South Carolina’s interpretive rangers represent an essential element in the relationship between our state parks and the public. There are only about 20 interpretive rangers in the whole system. So we’re fortunate to have one assigned full-time here at Sesqui. Ms. Stacey Jensen has been at Sesqui for about seven years now, and does a great job.
We began, as usual, by asking Ms. Jensen where she was born and raised. Her background, it turns out is somewhat unusual. In two respects. First, she’s from Manhattan, Kansas. Second, in contrast to nearly every other Park Service person I’ve met, she recalls little out-of-doors experience as a youngster. Only one camping trip during her childhood. Imagine that!
Stacey graduated from Kansas State University, where she majored in park management and conservation. Waiting until her junior year to declare that major. [Maybe that’s because of a lack of camping experience as a child….] After graduation, she arrived in South Carolina to join the Park Service. Arriving at Sesqui in 2003, where she’s been since.
Ms. Jensen is yet another South Carolina park ranger to mention the importance of internships for her career development. In her case working three semesters through AmericaCorp at Tuttle Creek State Park in Kansas, near her home and university. I guess those considering a park service career should take advantage of any internship opportunities that come along.
I then asked Ms. Jensen to describe South Carolina’s interpretive ranger program for us. Her response was interesting. It involves teaching, of course. A successful interpretive ranger must be a good teacher. One able to teach children of all ages, as well as adults. But, as Stacey points out, teaching isn’t all of it. Interpretive rangers also must know something about PR. That is, must be able to inspire visitors to care more about park resources. Have a listen to her explanation.
It’s always interesting to hear Park personnel describe their average work day. For Ms. Jensen, though, there’s no such thing! Each day is different, and it’s even hard to predict what will happen from one day to the next.
Like other interpretive rangers we’ve interviewed on this program, much of Ms. Jensen’s time is occupied by school group visits. Especially during the spring and fall. More than 2,500 individual students each year come by. So there’s lots of demand.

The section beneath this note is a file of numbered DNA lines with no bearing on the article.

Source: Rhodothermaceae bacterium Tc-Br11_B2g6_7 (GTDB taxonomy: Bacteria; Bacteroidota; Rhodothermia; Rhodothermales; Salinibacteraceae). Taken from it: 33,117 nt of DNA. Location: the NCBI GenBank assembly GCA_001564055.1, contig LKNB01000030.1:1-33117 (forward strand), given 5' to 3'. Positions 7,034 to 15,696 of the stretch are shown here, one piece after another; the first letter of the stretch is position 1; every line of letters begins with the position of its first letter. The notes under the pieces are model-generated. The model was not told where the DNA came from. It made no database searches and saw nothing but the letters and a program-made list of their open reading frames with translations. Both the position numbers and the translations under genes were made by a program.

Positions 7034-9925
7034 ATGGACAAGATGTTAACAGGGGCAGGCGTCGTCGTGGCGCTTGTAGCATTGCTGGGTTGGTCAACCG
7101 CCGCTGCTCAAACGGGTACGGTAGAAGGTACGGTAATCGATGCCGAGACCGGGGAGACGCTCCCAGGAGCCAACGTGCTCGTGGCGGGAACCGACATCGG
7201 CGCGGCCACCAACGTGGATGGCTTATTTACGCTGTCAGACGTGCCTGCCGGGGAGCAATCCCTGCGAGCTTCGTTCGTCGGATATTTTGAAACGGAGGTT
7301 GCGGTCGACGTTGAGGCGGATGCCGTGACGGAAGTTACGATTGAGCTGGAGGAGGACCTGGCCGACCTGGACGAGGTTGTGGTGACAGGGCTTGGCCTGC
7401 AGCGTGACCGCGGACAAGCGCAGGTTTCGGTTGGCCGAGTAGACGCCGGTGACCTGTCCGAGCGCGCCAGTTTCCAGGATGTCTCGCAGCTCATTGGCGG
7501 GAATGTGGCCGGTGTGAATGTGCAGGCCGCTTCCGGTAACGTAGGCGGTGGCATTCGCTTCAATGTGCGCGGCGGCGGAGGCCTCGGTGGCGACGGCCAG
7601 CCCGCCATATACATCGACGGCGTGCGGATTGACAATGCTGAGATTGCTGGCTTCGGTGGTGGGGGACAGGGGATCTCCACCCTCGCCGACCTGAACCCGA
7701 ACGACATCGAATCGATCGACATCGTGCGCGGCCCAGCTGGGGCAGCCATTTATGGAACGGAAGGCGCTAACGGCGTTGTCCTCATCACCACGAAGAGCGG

One very popular public program is the “Owl Prowl” at Sesqui. Listen to Stacey describe her efforts to educate the public about the importance of owls here. Including a night hike to listen for owls, and maybe even see one. Programs about bats too are popular. There’s a high demand for these “public programs” too. So participants must sign up in advance, and pay a modest [very modest!] fee.
I’ve been visiting Sesqui for more than 20 years but never realized just how big it is. 1,400 acres is a lot of Park! Also, Sesqui’s location in the long, narrow ribbon of the sandhills provides ideal conditions for the growth of longleaf pine, and for the turkey oak we see as we crest the hill when driving in. And, of course, conditions vary considerably the closer one comes to the wetter area around the lake and Jackson Creek.
Toward the end of our chat I asked Ms. Jensen about wildlife in the Park. She said that since this is an “urban green space” the wildlife here isn’t all that different from that homeowners find in their own back yards. More deer, of course. And more of other animals that tend to avoid people.
The lake is the Park’s centerpiece. Much of it is shallow, though the original Jackson Creek creek bed in places is over ten feet deep. I didn’t realize how many different kinds of fish can be found there. Everything from largemouth bass to chain pickerel. No wonder so many folks come out to fish. Either from a boat or just from the bank.
Thanks again to Ms. Stacey Jensen, interpretive ranger at Sesquicentennial State Park in South Carolina, for your generous contribution of time and expertise. I hope to join one of your “owl prowls” one of these days.